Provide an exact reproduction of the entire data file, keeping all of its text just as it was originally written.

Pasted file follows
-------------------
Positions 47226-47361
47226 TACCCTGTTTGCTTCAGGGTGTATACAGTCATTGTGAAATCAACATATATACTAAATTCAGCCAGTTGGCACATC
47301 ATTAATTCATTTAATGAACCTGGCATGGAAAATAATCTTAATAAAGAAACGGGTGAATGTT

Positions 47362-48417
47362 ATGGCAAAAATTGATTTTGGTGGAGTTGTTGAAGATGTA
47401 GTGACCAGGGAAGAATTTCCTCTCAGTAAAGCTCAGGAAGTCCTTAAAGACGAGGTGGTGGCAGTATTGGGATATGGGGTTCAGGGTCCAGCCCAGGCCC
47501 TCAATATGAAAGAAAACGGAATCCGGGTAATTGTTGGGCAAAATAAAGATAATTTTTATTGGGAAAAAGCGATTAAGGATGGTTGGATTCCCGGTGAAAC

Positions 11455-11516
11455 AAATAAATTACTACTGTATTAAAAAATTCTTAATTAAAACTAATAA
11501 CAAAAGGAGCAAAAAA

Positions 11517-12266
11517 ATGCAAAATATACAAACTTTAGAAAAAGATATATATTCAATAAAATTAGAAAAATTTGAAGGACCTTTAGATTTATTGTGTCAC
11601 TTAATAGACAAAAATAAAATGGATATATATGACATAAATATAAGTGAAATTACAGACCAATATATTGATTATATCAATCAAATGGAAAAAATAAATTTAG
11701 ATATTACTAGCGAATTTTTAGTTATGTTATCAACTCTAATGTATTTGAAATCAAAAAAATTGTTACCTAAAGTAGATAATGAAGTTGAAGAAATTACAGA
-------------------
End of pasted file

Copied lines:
Positions 47226-47361
47226 TACCCTGTTTGCTTCAGGGTGTATACAGTCATTGTGAAATCAACATATATACTAAATTCAGCCAGTTGGCACATC
47301 ATTAATTCATTTAATGAACCTGGCATGGAAAATAATCTTAATAAAGAAACGGGTGAATGTT

Positions 47362-48417
47362 ATGGCAAAAATTGATTTTGGTGGAGTTGTTGAAGATGTA
47401 GTGACCAGGGAAGAATTTCCTCTCAGTAAAGCTCAGGAAGTCCTTAAAGACGAGGTGGTGGCAGTATTGGGATATGGGGTTCAGGGTCCAGCCCAGGCCC
47501 TCAATATGAAAGAAAACGGAATCCGGGTAATTGTTGGGCAAAATAAAGATAATTTTTATTGGGAAAAAGCGATTAAGGATGGTTGGATTCCCGGTGAAAC

Positions 11455-11516
11455 AAATAAATTACTACTGTATTAAAAAATTCTTAATTAAAACTAATAA
11501 CAAAAGGAGCAAAAAA

Positions 11517-12266
11517 ATGCAAAATATACAAACTTTAGAAAAAGATATATATTCAATAAAATTAGAAAAATTTGAAGGACCTTTAGATTTATTGTGTCAC
11601 TTAATAGACAAAAATAAAATGGATATATATGACATAAATATAAGTGAAATTACAGACCAATATATTGATTATATCAATCAAATGGAAAAAATAAATTTAG
11701 ATATTACTAGCGAATTTTTAGTTATGTTATCAACTCTAATGTATTTGAAATCAAAAAAATTGTTACCTAAAGTAGATAATGAAGTTGAAGAAATTACAGA